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KEY STAT | China’s first e-cigarette stock soars 106% on trading debut

The Shenzhen-base vaping manufacturer is the world’s largest manufacturer of electronic atomization equipment, while 90% of the world’s vaping equipment was produced in China.

China’s first e-cigarette stock Smoore International (HKG: 6969) listed on the Hong Kong Stock Exchange last Friday, and its share price climbed 106%, raising a total of USD 890 million which could rise to USD 1.02 billion if the overallotment rights are exercised, according to the company’s announcement.

Oversubscribed 116 times in the local Hong Kong market and 18.8 times internationally before its first trading day, Smoore hit a valuation as high as USD 18.9 billion on July 10, as IPO Zaozhidao reported.

Competing against nearly 1,200 different atomizer makers globally, Shenzhen-based Smoore is the world’s largest manufacturer of atomizers for vaping devices by revenue in 2019 with a total market share of 16.5%, the company revealed citing Frost & Sullivan’s research.

Its customers include tobacco companies like Japan Tobacco, British American Tobacco, Reynolds, and e-cig brands like NJOY in the US, and RELX, the biggest of its kind in China, as per its prospectus.

As of November 2019, China made 90% of the world’s vaping equipment, mostly in Shenzhen. The US is the biggest market for Smoore, as data revealed on its prospectus showed, while overseas markets accounted for nearly 80% of its sales in 2019.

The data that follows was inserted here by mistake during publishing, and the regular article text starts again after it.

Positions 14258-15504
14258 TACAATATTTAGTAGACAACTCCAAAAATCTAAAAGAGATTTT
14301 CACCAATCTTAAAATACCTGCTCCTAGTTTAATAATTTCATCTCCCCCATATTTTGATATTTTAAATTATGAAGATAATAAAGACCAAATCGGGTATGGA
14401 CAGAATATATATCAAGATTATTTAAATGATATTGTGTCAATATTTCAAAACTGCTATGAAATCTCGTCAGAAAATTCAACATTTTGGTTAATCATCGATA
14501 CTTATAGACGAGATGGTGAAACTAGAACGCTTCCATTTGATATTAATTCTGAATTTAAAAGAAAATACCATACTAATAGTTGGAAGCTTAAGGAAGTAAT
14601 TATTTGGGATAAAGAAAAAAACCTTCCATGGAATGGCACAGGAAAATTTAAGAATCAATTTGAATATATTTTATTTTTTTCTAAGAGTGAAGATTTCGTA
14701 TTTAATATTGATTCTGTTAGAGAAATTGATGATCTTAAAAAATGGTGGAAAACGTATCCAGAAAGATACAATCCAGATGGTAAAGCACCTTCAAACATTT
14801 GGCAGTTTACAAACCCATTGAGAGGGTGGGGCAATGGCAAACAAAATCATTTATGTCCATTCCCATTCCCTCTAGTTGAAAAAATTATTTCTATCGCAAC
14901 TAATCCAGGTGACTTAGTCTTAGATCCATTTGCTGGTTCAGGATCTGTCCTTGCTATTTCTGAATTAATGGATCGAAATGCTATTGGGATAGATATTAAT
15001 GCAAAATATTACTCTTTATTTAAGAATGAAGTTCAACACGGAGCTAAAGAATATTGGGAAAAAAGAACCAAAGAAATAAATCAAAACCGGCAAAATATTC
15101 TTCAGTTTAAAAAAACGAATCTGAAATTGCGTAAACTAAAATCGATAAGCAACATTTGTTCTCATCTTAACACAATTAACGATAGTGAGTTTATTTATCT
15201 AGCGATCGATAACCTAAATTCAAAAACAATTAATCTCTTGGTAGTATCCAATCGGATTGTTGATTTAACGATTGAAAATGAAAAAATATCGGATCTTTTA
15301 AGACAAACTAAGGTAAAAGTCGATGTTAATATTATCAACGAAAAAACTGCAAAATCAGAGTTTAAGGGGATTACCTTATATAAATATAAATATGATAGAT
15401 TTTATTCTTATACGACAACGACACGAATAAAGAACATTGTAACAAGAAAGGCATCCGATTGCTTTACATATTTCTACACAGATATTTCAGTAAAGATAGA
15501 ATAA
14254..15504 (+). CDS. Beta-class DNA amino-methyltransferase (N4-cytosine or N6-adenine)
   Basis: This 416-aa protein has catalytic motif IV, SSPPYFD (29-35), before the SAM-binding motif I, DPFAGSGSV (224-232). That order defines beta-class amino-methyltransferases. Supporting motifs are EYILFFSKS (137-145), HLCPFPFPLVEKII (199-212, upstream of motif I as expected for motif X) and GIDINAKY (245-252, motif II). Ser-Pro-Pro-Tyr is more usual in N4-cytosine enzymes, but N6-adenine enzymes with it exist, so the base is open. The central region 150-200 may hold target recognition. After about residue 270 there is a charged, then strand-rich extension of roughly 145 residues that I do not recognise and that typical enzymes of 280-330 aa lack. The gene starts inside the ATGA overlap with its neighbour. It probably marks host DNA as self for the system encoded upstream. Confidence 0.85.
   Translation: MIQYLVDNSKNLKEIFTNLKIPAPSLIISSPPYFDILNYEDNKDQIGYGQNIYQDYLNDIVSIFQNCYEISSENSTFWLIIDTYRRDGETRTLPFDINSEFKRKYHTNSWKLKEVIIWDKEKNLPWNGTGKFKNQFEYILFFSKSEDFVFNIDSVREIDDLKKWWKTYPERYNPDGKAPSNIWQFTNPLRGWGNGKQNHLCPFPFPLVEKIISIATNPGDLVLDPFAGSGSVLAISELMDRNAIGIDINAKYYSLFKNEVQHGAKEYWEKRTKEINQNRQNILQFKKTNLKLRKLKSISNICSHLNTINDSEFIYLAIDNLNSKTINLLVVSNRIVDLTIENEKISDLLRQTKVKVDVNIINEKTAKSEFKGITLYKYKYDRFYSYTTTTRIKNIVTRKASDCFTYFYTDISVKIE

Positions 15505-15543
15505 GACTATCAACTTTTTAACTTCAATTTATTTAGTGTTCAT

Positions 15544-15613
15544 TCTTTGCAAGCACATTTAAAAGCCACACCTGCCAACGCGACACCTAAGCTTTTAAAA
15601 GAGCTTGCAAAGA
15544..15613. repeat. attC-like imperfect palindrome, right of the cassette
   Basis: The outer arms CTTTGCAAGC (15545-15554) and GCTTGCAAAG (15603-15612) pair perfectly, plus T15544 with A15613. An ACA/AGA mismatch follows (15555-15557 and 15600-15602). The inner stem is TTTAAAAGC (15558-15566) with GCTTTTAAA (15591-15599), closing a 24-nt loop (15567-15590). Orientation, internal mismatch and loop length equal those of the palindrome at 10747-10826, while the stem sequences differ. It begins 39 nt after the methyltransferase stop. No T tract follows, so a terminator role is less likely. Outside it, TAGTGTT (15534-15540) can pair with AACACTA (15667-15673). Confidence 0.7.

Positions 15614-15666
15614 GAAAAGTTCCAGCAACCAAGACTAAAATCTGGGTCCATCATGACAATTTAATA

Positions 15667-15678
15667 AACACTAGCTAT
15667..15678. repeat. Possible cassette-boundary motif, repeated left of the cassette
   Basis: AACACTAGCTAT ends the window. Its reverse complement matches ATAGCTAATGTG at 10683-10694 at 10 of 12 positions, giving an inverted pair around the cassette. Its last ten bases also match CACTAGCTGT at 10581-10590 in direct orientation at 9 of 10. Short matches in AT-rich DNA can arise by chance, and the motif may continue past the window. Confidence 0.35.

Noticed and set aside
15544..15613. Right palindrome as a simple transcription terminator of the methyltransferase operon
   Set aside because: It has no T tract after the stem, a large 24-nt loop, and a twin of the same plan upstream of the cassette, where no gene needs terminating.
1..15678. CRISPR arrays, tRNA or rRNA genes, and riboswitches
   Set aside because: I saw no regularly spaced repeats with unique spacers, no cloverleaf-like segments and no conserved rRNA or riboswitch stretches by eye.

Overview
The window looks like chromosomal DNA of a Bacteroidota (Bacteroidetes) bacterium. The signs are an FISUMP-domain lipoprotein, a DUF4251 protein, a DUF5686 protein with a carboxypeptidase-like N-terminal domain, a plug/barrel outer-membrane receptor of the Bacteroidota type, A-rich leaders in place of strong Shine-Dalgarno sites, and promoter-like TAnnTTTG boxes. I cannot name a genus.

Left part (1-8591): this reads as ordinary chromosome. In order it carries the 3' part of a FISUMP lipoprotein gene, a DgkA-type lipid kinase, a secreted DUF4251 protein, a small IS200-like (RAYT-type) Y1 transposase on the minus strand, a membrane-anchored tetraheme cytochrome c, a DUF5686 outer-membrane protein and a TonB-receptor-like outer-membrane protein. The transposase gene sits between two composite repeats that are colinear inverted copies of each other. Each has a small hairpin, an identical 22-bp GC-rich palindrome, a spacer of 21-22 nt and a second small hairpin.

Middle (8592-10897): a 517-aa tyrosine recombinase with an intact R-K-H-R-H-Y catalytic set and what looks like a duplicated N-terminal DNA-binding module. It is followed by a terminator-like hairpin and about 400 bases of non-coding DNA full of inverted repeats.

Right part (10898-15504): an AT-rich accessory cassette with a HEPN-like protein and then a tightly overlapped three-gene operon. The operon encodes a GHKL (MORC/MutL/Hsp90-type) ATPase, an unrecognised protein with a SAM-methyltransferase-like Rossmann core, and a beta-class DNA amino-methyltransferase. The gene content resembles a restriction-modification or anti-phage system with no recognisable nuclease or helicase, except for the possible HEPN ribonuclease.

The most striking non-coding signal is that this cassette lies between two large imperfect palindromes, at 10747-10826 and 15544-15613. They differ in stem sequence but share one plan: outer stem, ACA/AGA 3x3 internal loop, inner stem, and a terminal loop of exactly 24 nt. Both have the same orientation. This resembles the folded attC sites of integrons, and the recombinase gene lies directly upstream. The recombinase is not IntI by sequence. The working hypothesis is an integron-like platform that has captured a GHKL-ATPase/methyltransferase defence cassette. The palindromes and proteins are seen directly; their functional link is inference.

The US is Smoore's largest market

2019 was a tough year for global manufacturers and sellers of e-cigs, as health concerns as well as rampant teenage vaping pushed governments to tighten the regulations on the industry, which was once a hotspot for investment in China. A total of 13 fundraising deals collected nearly RMB 1.3 billion (USD 180 million) in the first half of 2019, as per China Venture.

Last September, US vaping giant Juul pulled its products off the shelves of Taobao and Tmall, China’s two biggest e-retailers, after the US government banned flavored e-cigarettes due to a handful of deaths and potentially hundreds of lung illnesses tied to vaping, KrASIA reported.

Later the same year, China’s State Administration for Market Regulation and State Tobacco Monopoly Administration jointly issued a circular to ban the online sales of all electronic cigarettes to protect teenagers from harm, leaving local brands to access the country’s 300 million smokers only through offline channels.

In 2019, Smoore generated revenue of USD 1.08 billion, while net profit was USD 310 million.